Ecuador and Galapagos: Part One - Quito
We have been back from Ecuador for one week now and the laundry is done, we've stocked back up on food and are slowly putting away the travel memorablia. It also Christmas time - so we are preparing for a rode trip to the midwest to see family that we haven't seen in almost 3 years now.
What can I say about Ecuador? We planned the trip really at the last minute after deciding not to go to Solvenia or the Carribean. So we didn't do a lot of planning and didn't know what too expect at all.
It turned out to be like three different trips. We started in Quito, the capital city and did what we usually do in cities - a lot of walking and exploring. Quito is an expansive city, nestled into the valley between several volcanoes - active and dormant - and at 9300 ft above sea-level it is the second highest capital city in the world. I was concerned that I would be affected by the altitude, but I really didn't notice any difference. The old town area is very hilly and stairs (I mean BIG stairs) are everywhere. We stayed in a studio apartment that was lovingly restored in a 500 year old building near Old Town. What we was was a struggling lummox of a city, coping to get back on its feet from the pandemic.
The metro hadn't opened yet - being years behind schedule - the traffic was horrendous and smog permeated the already thin air at this altitude. Add to this a pickpocket problem. We didn't lose anything but noted that zippers on our packs had been opened. This gave us an uneasy feeling for the rest of our time in the city.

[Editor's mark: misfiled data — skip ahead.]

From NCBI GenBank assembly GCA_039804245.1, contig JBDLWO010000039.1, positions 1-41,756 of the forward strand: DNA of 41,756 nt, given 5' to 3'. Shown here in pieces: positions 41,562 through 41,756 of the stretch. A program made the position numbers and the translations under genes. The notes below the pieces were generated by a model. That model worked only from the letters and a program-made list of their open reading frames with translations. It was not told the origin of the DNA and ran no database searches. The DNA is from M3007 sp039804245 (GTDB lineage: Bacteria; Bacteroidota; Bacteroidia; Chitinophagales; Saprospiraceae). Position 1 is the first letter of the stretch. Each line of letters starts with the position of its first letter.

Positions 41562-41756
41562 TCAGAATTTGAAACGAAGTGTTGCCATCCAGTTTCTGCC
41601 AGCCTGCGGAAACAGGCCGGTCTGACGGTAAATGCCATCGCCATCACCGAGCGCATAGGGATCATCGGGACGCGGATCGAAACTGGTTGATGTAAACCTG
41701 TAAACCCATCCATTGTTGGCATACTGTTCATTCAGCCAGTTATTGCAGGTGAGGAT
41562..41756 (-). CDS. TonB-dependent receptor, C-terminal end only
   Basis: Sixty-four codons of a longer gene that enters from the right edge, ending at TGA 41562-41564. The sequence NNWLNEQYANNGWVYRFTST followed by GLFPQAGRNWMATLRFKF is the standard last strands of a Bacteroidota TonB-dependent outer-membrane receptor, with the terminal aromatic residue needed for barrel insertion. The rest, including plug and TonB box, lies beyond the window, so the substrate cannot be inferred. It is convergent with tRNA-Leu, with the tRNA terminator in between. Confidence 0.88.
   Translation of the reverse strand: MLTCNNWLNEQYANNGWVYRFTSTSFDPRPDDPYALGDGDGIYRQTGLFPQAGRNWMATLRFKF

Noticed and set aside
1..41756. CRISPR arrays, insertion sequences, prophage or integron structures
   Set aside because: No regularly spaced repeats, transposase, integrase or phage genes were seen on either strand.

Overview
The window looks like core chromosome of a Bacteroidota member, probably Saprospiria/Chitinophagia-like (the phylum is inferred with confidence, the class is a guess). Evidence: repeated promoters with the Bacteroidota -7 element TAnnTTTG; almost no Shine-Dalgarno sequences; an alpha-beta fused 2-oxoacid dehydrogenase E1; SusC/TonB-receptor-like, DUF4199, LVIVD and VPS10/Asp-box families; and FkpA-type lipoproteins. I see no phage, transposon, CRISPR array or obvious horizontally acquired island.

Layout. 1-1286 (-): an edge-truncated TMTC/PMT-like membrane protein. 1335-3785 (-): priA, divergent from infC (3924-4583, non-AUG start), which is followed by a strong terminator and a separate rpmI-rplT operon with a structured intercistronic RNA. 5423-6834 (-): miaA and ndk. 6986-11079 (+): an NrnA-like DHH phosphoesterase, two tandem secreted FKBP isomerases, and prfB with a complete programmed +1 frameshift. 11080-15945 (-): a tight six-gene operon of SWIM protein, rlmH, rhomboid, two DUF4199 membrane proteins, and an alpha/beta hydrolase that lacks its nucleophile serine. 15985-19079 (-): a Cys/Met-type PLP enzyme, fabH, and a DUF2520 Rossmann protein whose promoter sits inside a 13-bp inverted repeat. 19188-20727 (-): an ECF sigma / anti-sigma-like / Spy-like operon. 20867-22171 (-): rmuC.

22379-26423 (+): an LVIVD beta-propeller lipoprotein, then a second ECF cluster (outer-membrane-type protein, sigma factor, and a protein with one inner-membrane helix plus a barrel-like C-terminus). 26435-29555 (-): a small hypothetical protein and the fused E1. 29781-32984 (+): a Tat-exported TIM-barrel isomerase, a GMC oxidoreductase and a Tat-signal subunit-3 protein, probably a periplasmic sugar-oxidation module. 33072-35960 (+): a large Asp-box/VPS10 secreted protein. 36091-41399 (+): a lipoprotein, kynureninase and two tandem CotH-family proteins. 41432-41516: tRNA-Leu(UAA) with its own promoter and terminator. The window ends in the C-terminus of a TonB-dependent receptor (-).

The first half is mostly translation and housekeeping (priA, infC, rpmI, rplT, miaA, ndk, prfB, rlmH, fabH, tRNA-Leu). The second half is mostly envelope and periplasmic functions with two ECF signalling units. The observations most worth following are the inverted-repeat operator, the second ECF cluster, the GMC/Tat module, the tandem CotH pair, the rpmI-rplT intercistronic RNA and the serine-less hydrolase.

After a day of exploring on our own, we decided to go on a private tour of the area around Quito as there is no easy way to go places on crowded public transportation. The full day tour was by private car with an English speaking guide. He was delightful and we learned a lot about Ecuador and Quito. We went to the obiligtory tourist sights like the "Middle of Earth" - the point at Latitude 0'0" as determined by GPS. Now a kitchy tourist attraction, the spot requires that you take a photo and a guide gives you a brief explanation of geography and surveying science. Then a stop at a dormant volcano that is home to a farming community on the edge of the city and up to 11,000 ft by gondola to the top of Pichincha Volcano. The view is spectacular and you can walk higher to swing in a swing near the top. From here you can really see the sprall of this city.
Our last day in the city we decided to walk to the new part of town, an area where most of the big tourist hotel chains can be found. In the center of this area is a huge urban park - Park La Carolina - one of several in the city. It houses the botanical garden, several sports fields, and lovely walks. Unfortunately when we were there it was raining all afternoon so we were not able to enjoy it. It was, however, a safer feeling place than the old town area, though we didn't let our guard down.
After four nights we hired an Uber to take us to our next adventure in Ecuador - Chilcabamba Lodge at the foot of Cotopaxi Volcano, near the National Park.